Now in her twelfth year as the Mayor of Riverside, Rose continues to add to her accomplishments. Since taking office, she has guided the evolution of her community’s small city focus to a larger, regional focus. Rose was President of the Mayor’s Metropolitan Caucus in 2009. The Caucus is a group of mayors from four counties: Cass, Clay, Platte, and Jackson. In 2010, she was selected to serve on the Missouri Municipal League Board of Directors, and was elected president of the group last September.

Nan Johnston, Mayor of Parkville, recalls her journey to city leadership as unintentional. Through her volunteerism and participation in local campaigns, Johnston established herself as a leader in the community.

“It never occurred to me to make politics a career, but when the opportunity arose, I took advantage of it. Nine years ago, the mayor (Gerry Richardson) was elected from my ward. He had one year left in his term on the Board of Aldermen. The city needed someone to fill the remainder of that term. One day, out of the blue, I received a call from the mayor. Apparently, my name had been submitted as a possible candidate.

I did not have any political experience but had volunteered extensively in the community. I had worked on bond campaigns for a school district, organized neighborhood groups, worked with Scouts, was active at my daughter’s school, and contributed many hours to a spay and neuter clinic, as well as a cancer foundation.

I was known to be an individual who enjoyed working throughout the community simply because I received great satisfaction from making a difference. Too, I was recognized as an individual who could work with others and get things done.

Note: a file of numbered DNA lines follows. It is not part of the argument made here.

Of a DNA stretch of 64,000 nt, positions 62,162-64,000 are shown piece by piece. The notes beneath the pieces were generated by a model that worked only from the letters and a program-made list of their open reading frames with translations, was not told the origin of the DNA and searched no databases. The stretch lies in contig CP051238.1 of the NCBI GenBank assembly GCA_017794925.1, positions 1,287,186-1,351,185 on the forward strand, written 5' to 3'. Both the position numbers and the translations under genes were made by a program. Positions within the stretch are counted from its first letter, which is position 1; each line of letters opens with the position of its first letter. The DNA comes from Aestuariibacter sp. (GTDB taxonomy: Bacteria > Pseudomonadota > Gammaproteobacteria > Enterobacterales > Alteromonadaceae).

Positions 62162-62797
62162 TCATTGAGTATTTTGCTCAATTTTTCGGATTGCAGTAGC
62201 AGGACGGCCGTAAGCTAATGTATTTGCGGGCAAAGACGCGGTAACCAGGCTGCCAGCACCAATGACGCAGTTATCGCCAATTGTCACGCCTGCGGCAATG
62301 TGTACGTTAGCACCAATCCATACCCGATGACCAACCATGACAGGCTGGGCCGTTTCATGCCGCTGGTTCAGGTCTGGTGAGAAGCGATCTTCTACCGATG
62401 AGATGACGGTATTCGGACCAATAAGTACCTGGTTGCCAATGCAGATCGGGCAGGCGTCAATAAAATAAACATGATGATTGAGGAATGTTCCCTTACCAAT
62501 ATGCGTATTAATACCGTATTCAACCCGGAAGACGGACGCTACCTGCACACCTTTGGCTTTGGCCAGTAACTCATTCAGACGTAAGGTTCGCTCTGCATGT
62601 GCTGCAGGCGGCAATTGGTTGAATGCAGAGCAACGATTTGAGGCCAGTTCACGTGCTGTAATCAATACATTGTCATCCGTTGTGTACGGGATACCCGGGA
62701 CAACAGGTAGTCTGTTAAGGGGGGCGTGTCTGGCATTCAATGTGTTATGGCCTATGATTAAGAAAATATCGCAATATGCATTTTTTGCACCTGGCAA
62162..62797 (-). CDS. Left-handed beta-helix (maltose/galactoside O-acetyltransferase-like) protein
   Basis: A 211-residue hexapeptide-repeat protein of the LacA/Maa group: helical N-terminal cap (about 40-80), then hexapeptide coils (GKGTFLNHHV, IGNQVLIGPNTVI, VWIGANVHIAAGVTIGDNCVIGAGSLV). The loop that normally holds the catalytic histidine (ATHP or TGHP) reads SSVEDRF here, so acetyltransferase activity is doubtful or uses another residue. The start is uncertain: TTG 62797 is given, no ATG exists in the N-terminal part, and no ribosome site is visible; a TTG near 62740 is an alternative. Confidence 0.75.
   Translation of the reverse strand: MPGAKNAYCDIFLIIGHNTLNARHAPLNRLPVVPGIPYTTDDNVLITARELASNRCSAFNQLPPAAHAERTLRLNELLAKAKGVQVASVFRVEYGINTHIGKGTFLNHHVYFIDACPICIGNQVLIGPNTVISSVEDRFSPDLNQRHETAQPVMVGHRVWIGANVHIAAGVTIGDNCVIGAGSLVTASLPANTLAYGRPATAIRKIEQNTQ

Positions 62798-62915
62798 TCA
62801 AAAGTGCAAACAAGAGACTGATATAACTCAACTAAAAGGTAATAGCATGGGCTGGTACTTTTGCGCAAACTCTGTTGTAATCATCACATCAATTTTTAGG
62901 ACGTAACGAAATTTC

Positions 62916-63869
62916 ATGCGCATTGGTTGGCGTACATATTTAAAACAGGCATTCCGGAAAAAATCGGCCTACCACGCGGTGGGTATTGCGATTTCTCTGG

When I first began on the board of aldermen, my daughter was in middle school,” recalls Johnston. “She was very interested in politics and attended many of the meetings. The schedule demands of an alderman weren’t as heavy as they are now that I’m mayor. The timing was perfect; I became mayor when she was a freshman in college.

I am still a small business owner, which works well with mayoral duties. Since I am my own boss, it is easy to schedule around meetings and city-related events. At times, I work late hours, but it doesn’t feel like work because I’m engaged in two careers I enjoy immensely.”

The intuition of the individual(s) that submitted Johnston’s name for the leadership role for her Ward on the Board of Aldermen was well rewarded. Johnston found she very much enjoyed the challenge of politics, economic development, and working with the community. She also found out she was good at it. Her efforts resulted in her election as Mayor in April 2014 to a two-year term and re-elected in 2016 to a three-year term.

Johnston, Moore, and Rose all agree serving their communities is a privilege.

“I consider serving on the Gladstone Council as ‘public service’, not politics,” Moore confirms.

“As Mayor, I believe there is nothing more rewarding than providing a resource for someone in need, developing partnerships, creating social spaces and environments, implementing recreational and healthy programs, establishing relationships, and delivering the highest quality of service to increase someone’s quality of life,” adds Rose.

“This is what being a mayor is all about,” smiles Johnston, “improving the quality of life in our community through leadership and partnerships.”